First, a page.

Dog-friendly glamping with your own hot tub in the stunning countryside of Monmouthshire, by the Brecon Beacons. A set of luxury, en-suite canvas lodges, each sleeping from two up to six guests comfortably. Tucked into a 16th century farm, Seven Hills Hideaway is the ideal place for families, couples and groups to get away from it all and find adventure by the Brecon Beacons. Whether your idea of holiday heaven is unwinding in a charming country pub after a day of hiking, exploring the rich local history or indulging in a Michelin star dinner, there is something for everyone. On the farm, little ones can pay a visit to the farm’s resident alpacas and goats, explore the woods and paddles in the steam. While the children embark on their adventures, you can spend your time relaxing. Sink into the soothing hot tub or unwind with a captivating book on the veranda, all whilst taking in the breathtaking views of the Brecon Beacons. If you want to explore the local area, there are plenty of choices whatever the weather. * Mountain walking * Close to the Offa's Dyke footpath * Michelin starred restaurants nearby * Explore the market town of Abergavenny * Charming local cafes * Day spas * Visit a local vineyard for a tour and some wine tasting * Paddle boarding, gorge scrambling and canoeing * Welsh Salmon fishing * Visiting the Brecon Beacons waterfalls * Visiting the many historic castles * Local museums * Shopping - local markets and craft fairs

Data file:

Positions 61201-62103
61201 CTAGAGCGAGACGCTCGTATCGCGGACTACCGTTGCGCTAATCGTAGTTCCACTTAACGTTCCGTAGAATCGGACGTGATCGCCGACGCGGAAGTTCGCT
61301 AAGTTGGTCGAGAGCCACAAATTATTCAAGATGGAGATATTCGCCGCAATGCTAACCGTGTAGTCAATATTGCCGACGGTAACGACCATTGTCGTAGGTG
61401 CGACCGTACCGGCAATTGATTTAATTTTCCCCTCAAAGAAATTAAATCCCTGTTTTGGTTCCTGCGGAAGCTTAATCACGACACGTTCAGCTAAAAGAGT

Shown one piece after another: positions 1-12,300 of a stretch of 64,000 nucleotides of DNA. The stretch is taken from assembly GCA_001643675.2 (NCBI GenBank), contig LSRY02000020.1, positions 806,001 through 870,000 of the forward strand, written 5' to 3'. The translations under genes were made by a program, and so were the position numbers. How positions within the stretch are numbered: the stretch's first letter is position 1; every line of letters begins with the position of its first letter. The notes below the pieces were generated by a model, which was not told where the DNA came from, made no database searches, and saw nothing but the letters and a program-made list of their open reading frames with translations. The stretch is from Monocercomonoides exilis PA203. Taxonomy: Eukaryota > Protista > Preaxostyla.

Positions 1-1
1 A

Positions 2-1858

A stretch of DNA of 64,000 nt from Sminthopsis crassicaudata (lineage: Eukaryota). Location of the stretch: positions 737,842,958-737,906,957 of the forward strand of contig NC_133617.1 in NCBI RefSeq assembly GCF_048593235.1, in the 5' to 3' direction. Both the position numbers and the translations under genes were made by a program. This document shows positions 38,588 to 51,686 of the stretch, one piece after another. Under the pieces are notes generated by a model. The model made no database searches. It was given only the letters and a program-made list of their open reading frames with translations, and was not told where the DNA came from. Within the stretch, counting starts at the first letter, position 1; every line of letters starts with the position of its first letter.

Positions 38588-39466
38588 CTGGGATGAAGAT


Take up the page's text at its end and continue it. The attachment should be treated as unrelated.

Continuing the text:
Potable water
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from 
£250
 / night
100%
(1)

Gilestone Glamping

3 units · Glamping1 acre · Talybont, Wales
Three luxurious, spacious safari tents with hot tubs set on a working farm in the Brecon Beacons National Park
Potable water
Campfires
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from 
£125
 / night
Value Prop
Value Prop

Dog-friendly safari tents in South West England guide

Overview

South West England packs a punch when it comes to natural attractions—two national parks, four UNESCO sites, and more Areas of Outstanding Natural Beauty than any other region. The idyllic coast and countryside of Cornwall, Devon, Dorset, and Somerset offer plenty of perfect places to pitch a tent whether you fancy a site near the sea or a rural retreat. Seaside resorts and surf breaks await along the rocky shores of Cornwall and Devon, while inland is prime for hiking, biking, and horse riding across the moorlands of Exmoor and Dartmoor. Add in the usually warmer weather of the south and it’s no wonder that so many campers holiday in South West England. Summer is peak season for coastal campers, but many choose to return to admire the fall foliage or spring wildflowers. Winters are wet and windy but milder than elsewhere in the UK, making it a safe bet for campervan and caravan trips. South West England is a region well worth exploring—and a camping holiday is the perfect way to do it.

Where to go

Gloucestershire and Wiltshire